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Judge: Probe illegal voting in 2015 Lorain Council race

ELYRIA — A county judge has asked Lorain County Prosecutor Dennis Will to launch an investigation into voters whose ballots the judge ruled were illegally cast in the 2015 Democratic primary for Lorain City Council’s 2nd Ward.

“I am writing you now to advise you that I determined that certain individuals voted illegally in that election,” county Common Pleas Judge Mark Betleski wrote in a letter Monday.

“I am requesting that you review the materials contained in this letter, the evidence admitted during the trial of this matter, and any other information available through your office’s investigation, and determine whether any individuals should be prosecuted for their actions during the 2015 Lorain City Primary election.”

Betleski had promised to write the letter in September 2015 after he overturned the results of the election and leading to Democratic Councilman Dennis Flores earning another term.

On Election Night, unofficial results showed Flores winning the election with 151 votes compared with 131 votes for opponent Ryan Horn and 100 votes for Joseph Smith.

The results changed when provisional ballots were counted, and Horn ended up receiving 153 votes compared with the 152 votes cast in Flores’ favor.

Flores sued, claiming voter fraud and Betleski determined that nine of the votes that had been cast for Horn came from people who were ineligible to vote in the primary. Once those votes were removed from the count, Flores was declared the winner of the primary and went on to win his unopposed general election in the fall.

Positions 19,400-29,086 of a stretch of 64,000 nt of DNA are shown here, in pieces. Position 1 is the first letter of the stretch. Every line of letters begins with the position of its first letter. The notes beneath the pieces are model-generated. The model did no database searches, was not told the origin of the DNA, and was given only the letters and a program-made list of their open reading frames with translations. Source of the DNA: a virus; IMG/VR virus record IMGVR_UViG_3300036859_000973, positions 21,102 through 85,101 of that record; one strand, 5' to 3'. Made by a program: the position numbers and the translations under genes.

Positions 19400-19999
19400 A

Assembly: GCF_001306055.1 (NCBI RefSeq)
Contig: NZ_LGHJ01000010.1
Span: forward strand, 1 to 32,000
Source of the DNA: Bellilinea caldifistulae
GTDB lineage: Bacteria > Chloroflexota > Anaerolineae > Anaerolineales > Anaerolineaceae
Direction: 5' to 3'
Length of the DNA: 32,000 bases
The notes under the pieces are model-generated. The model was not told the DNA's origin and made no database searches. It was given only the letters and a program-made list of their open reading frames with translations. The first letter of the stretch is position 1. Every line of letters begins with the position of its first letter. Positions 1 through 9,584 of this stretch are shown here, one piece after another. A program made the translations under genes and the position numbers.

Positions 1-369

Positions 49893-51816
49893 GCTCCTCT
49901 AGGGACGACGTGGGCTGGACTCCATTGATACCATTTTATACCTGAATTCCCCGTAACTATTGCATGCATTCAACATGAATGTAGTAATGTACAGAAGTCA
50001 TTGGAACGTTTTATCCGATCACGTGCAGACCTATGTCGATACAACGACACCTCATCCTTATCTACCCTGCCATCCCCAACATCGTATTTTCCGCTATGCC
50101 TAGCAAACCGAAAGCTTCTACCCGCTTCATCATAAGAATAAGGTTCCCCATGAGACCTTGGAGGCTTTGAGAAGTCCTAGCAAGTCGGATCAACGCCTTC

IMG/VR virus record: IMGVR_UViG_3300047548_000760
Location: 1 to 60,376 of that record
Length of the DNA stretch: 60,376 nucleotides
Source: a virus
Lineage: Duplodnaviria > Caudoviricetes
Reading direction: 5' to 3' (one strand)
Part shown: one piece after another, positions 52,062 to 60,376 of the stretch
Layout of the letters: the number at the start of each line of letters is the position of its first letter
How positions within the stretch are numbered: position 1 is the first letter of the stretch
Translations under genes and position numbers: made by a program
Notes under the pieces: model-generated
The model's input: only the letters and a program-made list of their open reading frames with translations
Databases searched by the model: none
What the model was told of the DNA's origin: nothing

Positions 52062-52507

Gerald Phillips, Flores’ attorney, has long complained that Betleski didn’t write the letter sooner and had sent out his own letters to Will’s office and Ohio Secretary of State Jon Husted asking for an investigation.

“I’m glad he did it. I wish he would have done it a little sooner,” Phillips said Monday.

Betleski determined that several people didn’t live at the addresses where they claimed to have lived on registration paperwork filed with the county Board of Elections, something that is considered a felony under Ohio law.

Some of the voters had been evicted from the addresses they used, while others had listed addresses where no one actually lived or used addresses from locations where they didn’t actually live.

Horn has denied wrongdoing or having any knowledge of improper voting and conceded the election to Flores following Betleski’s ruling. He declined comment Monday.

Betleski also wrote that there were matters involving Horn’s father, Tony Horn, who owned several of the properties listed as addresses for the allegedly fraudulent voters, that he thought Will should examine including whether he improperly claimed certain tax benefits.

The elder Horn exercised his Fifth Amendment right against self-incrimination when asked about owner-occupant tax credits he claimed on three properties in Cuyahoga County during the 2015 trial. Horn had said earlier in the trial that he lived in Lorain, although at a different address than what he listed on his voter registration paperwork.

Will said he will assign an investigator from his office to look into the allegations raised in Betleski’s letter and to check with Lorain police to see what the status is of an investigation they launched in 2015 into the election results.

“I will have someone investigate it so we can look at all the facts,” he said.

Contact Brad Dicken at 329-7147 or bdicken@chroniclet.com. Follow him on Twitter @BradDickenCT.



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